The sight of freight containers on ships, trains and trucks is so familiar that we hardly notice them, and yet repurposed shipping containers are popping up everywhere as homes, cafés and even swimming pools.
It’s timely to reflect on the history of the humble shipping container this year, as we mark the 50th anniversary of the arrival of the first purpose-built container vessel at an Australian port.
On 28 March 1969, the Encounter Bay sailed into Fremantle laden with shipping containers from the United Kingdom and Europe.
Before containerisation, the price of a traded item in Australia was between 5 and 10 per cent more expensive because of higher handling and maritime transportation costs. The container and the efficiencies that came with it, have seen these costs fall to around 1.5 per cent of the price of a shipped item – meaning cheaper items at the checkout for consumers.
Although the idea of the shipping container is a simple concept, it revolutionized maritime trade in Australia and right around the world. Through the introduction of a standardised shipping container system, products became cheaper and faster to load, and this gave rise to the global intermodal freight transportation system used today.
The intermodal system allows freight to travel seamlessly on various modes of transport (for example, land and water) without further handling.
This in turn inspired many other innovations, including the cold chain logistics industry, which ensures Australia’s world-class food and beverage exports are kept at a controlled temperature throughout their journey.
Benefits of containerisation
- Lower cost which translated into cheaper prices
- Improved access to markets allowing our businesses to expand
- Increased choice of goods for Australian consumers
The World Container Fleet
A new global intermodal freight transport system led to major changes in port infrastructure and fleet conversion. A new unit of measurement, TEU, twenty-foot equivalent units, was created to describe the capacity of container ships and container terminals.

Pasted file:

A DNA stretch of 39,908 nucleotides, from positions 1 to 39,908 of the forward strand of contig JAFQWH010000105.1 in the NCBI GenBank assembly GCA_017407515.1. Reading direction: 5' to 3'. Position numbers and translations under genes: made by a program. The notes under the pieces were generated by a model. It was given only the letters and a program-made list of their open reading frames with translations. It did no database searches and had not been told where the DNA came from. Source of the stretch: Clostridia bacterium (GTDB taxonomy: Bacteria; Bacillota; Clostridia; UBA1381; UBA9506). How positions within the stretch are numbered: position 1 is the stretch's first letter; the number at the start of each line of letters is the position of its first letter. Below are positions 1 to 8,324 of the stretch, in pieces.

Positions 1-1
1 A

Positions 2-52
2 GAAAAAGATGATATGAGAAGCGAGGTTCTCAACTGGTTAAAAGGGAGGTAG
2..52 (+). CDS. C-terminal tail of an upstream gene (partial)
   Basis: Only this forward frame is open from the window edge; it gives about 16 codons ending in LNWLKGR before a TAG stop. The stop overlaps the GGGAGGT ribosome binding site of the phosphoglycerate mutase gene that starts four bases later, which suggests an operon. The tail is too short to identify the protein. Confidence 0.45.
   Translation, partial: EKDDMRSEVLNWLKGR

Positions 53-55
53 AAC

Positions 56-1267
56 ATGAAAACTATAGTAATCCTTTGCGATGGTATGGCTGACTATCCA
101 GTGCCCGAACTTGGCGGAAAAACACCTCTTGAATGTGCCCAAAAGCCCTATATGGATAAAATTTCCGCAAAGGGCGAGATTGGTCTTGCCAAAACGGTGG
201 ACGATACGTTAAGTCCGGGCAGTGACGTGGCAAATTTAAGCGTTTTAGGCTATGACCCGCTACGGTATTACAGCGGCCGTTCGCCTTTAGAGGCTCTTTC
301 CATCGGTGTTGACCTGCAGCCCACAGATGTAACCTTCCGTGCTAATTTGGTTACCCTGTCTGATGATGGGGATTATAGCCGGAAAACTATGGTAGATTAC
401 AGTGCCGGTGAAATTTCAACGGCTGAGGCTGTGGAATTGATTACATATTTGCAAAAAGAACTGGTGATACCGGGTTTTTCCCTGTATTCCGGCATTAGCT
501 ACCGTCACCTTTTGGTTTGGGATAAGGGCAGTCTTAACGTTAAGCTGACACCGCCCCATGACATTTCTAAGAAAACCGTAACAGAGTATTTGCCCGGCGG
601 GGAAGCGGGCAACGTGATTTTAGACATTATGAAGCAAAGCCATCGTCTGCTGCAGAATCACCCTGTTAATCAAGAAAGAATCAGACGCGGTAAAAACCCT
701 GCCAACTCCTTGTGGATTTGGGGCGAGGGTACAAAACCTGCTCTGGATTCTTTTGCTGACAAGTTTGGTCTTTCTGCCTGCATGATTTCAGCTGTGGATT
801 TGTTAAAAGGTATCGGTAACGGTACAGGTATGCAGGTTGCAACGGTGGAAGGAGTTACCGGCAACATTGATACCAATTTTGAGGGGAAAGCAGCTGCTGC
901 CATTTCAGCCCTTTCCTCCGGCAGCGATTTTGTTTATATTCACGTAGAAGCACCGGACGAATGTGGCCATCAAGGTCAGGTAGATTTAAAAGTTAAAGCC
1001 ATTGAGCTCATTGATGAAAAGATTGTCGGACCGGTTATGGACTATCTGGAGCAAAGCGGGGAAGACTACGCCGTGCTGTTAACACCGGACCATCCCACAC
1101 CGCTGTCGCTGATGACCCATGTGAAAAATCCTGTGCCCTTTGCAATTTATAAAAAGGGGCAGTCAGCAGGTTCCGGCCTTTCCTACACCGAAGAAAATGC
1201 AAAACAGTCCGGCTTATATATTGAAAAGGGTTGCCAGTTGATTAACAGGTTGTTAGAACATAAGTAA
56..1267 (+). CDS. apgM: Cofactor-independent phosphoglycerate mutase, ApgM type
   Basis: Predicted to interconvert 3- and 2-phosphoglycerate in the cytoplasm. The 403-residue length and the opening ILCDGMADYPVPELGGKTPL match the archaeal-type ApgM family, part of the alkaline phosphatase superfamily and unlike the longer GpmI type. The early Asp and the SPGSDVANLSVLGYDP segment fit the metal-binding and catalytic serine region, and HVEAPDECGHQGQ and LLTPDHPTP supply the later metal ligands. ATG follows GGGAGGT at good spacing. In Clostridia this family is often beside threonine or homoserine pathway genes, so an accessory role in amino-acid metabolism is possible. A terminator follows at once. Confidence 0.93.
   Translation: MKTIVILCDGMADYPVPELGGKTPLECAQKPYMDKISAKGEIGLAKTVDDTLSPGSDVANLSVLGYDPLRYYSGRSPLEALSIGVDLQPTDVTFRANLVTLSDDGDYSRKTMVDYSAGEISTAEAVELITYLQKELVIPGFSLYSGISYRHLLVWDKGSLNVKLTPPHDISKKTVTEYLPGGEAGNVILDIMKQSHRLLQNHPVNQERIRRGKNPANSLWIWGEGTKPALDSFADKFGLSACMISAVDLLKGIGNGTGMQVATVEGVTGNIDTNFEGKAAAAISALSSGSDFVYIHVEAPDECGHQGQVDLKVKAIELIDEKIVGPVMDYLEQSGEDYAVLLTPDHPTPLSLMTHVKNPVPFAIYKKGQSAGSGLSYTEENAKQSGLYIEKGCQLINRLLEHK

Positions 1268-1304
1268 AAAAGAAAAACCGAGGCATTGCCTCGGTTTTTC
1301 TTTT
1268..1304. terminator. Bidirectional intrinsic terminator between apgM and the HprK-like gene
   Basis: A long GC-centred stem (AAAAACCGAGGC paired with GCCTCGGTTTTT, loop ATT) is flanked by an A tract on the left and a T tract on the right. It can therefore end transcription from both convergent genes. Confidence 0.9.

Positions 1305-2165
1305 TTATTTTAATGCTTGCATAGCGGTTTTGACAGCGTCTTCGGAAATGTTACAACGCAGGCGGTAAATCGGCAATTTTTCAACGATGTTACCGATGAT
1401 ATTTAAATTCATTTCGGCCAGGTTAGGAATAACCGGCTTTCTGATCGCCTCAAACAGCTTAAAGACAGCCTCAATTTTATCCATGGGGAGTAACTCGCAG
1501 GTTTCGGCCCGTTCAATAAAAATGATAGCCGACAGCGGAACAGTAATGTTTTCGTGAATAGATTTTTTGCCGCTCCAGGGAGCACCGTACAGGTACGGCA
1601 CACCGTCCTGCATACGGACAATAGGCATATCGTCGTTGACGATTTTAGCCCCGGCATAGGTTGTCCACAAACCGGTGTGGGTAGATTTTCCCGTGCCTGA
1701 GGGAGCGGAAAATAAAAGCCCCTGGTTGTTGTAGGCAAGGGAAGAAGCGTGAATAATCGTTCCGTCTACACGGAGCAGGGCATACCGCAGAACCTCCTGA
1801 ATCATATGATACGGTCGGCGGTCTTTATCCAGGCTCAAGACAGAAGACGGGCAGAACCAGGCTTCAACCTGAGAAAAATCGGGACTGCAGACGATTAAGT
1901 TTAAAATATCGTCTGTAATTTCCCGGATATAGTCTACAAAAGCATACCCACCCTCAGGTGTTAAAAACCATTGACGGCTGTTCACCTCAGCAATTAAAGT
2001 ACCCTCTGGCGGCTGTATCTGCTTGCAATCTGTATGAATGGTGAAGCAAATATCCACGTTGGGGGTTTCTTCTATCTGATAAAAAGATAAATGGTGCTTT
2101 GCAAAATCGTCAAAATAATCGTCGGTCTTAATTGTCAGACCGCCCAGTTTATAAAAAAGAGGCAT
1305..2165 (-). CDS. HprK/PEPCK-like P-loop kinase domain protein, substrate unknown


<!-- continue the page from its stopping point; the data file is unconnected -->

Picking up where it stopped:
The world container ship fleet, estimated at just 16,000 TEU in 1965, jumped to 140,500 by 1970 and increased to 1,765,868 TEU by 1990. There were an estimated 20 million TEU worldwide in 2016.
Ships grew in capacity as new technologies took hold. The Panamax ship, named to reflect the maximum size that could fit within the locks of the Panama Canal, had capacity of 3,000 to 4,000 TEU in the 1980s.
The Panama Canal expansion, which began commercial operations on 26 June 2016, allowed for larger ships to pass through the canal. New Panamax ships can carry over twice as much cargo, that is, up to 12,500 TEU.
As a result of globalisation and growing demand, Australian trade in goods has increased a staggering 84-fold since 1969. Today, $1.2 billion worth of trade passes through Australian ports every day.
Route taken by the Encounter Bay
The Encounter Bay departed Rotterdam container terminal on 6 March 1969, travelling via the Cape of Good Hope. It then stopped in three Australian ports: Fremantle on 28 March 1969, Sydney on 3 April, and Melbourne on 10 April. The Encounter Bay returned to Rotterdam via Fremantle and the Cape of Good Hope.
The long trip between Europe and Australia was extended by the prolonged closure of the Suez Canal from 1967 to 1975. Vessels like the Encounter Bay had to travel a longer route around the Cape of Good Hope.